Science and Truth
Authority, dogma, faith, belief, superstition, etc., are human traits found all too commonly in almost all walks of everyday life. However, one doesn't expect to encounter them in the world of science which is characterized precisely by their absence. But, since science cannot always be separated from what scientists do, it is not uncommon to find these traits in the day to day affairs and actions of scientists. The Eddington affair narrated here is a classic example of this. The history of science is replete with such episodes that have had an immediate negative impact on the march of scientific progress*. However, the damage has always been temporary; science in its relentless pursuit of truth has always bounced back and triumphed in the end. Even Eddington's influence could not negate the white dwarf star theory for too long. The scientist advocating the theory may have suffered, but not science itself. This amazing proclivity is what sets science apart from other human pursuits.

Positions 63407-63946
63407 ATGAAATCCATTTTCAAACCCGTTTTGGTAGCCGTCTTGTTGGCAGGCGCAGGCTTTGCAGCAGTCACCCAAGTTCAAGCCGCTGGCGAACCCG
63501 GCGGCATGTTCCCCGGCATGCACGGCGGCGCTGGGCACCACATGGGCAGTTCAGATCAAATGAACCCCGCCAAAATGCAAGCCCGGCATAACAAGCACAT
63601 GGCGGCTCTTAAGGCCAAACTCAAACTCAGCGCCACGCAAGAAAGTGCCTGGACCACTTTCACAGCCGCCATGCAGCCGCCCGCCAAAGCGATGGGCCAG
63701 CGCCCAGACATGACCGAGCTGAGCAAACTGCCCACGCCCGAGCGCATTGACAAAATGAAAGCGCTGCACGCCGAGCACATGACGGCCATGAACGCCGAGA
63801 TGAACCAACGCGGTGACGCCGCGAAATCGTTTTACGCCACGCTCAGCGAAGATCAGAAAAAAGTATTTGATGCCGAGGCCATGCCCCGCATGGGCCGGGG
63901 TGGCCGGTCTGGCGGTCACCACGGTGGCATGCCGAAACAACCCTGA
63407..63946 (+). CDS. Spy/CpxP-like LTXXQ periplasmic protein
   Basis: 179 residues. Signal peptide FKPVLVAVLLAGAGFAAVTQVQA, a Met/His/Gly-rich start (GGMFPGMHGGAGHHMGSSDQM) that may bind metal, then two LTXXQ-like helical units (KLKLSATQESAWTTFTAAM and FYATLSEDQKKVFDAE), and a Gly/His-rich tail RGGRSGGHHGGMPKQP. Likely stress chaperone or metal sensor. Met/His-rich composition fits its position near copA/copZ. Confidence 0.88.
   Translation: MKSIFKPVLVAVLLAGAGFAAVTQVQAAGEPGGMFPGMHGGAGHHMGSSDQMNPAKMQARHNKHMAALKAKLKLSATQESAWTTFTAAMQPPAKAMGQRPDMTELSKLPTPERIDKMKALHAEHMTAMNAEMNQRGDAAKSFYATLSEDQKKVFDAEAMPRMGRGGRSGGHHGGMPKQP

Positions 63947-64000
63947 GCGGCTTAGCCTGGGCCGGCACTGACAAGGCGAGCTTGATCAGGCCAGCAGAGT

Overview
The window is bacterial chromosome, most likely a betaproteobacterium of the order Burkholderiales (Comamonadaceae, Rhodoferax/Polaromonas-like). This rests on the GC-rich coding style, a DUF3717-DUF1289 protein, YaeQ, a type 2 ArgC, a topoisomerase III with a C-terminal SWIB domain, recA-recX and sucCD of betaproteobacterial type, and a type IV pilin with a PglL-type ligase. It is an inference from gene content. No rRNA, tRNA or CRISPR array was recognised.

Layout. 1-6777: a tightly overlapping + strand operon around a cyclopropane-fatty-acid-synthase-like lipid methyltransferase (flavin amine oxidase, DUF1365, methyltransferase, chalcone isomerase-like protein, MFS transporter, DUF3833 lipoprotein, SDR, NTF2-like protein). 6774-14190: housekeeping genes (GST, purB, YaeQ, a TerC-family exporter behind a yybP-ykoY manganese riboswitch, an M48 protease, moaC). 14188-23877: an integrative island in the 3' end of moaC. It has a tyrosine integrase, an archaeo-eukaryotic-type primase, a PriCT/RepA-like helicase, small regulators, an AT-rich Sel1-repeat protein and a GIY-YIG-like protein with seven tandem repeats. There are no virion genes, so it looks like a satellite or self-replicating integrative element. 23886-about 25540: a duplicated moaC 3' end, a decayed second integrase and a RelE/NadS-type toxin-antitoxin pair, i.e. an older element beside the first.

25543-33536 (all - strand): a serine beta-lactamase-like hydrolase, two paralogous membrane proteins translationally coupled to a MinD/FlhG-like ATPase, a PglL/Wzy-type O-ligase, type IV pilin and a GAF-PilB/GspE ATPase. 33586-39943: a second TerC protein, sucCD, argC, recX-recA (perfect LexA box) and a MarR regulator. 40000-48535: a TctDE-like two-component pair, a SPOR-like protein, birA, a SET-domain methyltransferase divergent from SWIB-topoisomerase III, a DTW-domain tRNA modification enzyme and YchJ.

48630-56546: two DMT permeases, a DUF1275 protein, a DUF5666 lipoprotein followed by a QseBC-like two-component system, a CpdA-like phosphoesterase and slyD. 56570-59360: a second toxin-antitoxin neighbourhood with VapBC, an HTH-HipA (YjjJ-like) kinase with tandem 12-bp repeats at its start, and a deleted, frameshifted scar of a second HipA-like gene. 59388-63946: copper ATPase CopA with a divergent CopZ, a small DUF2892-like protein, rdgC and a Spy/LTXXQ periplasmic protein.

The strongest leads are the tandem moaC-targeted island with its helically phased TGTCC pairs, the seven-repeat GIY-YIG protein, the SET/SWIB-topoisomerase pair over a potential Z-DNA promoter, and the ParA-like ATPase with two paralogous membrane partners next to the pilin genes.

[* This is far too important for just a casual reference like this and I intend to expand on the theme in a future blog post]